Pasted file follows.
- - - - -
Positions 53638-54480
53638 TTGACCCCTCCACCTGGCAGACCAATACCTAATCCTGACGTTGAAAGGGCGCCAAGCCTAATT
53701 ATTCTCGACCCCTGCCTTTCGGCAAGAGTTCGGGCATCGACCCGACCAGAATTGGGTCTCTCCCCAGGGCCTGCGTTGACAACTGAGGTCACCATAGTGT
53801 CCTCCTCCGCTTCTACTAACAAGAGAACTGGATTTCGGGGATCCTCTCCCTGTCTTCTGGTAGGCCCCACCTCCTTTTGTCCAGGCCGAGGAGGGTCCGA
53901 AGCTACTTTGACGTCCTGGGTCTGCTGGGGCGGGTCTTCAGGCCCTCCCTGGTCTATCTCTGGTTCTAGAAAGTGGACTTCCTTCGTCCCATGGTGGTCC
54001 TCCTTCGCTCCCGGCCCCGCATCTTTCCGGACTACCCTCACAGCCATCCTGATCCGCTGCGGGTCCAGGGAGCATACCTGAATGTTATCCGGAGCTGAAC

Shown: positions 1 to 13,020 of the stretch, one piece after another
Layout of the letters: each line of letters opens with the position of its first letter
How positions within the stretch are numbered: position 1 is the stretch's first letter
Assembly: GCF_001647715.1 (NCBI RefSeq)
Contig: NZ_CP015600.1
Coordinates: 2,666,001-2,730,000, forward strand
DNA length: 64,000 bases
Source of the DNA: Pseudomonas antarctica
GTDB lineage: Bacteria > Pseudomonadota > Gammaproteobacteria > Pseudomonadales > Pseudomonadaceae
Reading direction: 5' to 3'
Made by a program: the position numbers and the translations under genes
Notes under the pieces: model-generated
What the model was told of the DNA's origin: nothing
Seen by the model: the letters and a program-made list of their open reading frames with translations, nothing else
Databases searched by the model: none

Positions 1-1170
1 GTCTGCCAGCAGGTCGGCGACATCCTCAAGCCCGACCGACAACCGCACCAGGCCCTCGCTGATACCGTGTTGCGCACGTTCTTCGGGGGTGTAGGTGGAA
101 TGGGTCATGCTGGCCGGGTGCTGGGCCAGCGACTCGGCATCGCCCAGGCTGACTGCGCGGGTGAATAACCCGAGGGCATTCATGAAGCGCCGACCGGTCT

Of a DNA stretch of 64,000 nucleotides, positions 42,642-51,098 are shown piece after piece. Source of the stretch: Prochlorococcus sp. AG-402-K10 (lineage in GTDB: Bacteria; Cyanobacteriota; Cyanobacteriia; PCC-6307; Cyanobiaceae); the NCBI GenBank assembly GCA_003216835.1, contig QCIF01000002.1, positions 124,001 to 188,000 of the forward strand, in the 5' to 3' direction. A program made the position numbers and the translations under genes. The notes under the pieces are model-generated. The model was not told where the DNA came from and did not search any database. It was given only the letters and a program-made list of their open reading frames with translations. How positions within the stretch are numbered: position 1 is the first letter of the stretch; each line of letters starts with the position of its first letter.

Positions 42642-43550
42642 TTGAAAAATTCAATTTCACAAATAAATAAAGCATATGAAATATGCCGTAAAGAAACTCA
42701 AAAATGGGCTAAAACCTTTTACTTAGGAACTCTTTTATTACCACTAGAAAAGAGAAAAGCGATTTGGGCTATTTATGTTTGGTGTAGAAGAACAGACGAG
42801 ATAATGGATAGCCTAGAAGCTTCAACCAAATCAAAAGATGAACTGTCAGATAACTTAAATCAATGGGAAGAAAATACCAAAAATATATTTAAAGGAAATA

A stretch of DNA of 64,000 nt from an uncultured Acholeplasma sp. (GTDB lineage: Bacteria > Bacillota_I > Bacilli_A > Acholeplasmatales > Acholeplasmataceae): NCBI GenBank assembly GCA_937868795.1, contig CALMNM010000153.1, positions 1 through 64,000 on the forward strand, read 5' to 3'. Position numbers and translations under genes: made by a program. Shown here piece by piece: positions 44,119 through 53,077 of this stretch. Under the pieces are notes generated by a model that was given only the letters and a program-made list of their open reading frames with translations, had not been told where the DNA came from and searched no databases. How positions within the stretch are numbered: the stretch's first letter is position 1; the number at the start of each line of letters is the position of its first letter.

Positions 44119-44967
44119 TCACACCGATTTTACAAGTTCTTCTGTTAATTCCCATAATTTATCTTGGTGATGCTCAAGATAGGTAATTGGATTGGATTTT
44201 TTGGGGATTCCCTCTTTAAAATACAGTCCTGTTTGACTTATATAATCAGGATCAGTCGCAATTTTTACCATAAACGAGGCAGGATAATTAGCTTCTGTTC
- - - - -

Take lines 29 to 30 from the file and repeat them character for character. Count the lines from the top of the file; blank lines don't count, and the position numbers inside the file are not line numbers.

42801 ATAATGGATAGCCTAGAAGCTTCAACCAAATCAAAAGATGAACTGTCAGATAACTTAAATCAATGGGAAGAAAATACCAAAAATATATTTAAAGGAAATA

A stretch of DNA of 64,000 nt from an uncultured Acholeplasma sp. (GTDB lineage: Bacteria > Bacillota_I > Bacilli_A > Acholeplasmatales > Acholeplasmataceae): NCBI GenBank assembly GCA_937868795.1, contig CALMNM010000153.1, positions 1 through 64,000 on the forward strand, read 5' to 3'. Position numbers and translations under genes: made by a program. Shown here piece by piece: positions 44,119 through 53,077 of this stretch. Under the pieces are notes generated by a model that was given only the letters and a program-made list of their open reading frames with translations, had not been told where the DNA came from and searched no databases. How positions within the stretch are numbered: the stretch's first letter is position 1; the number at the start of each line of letters is the position of its first letter.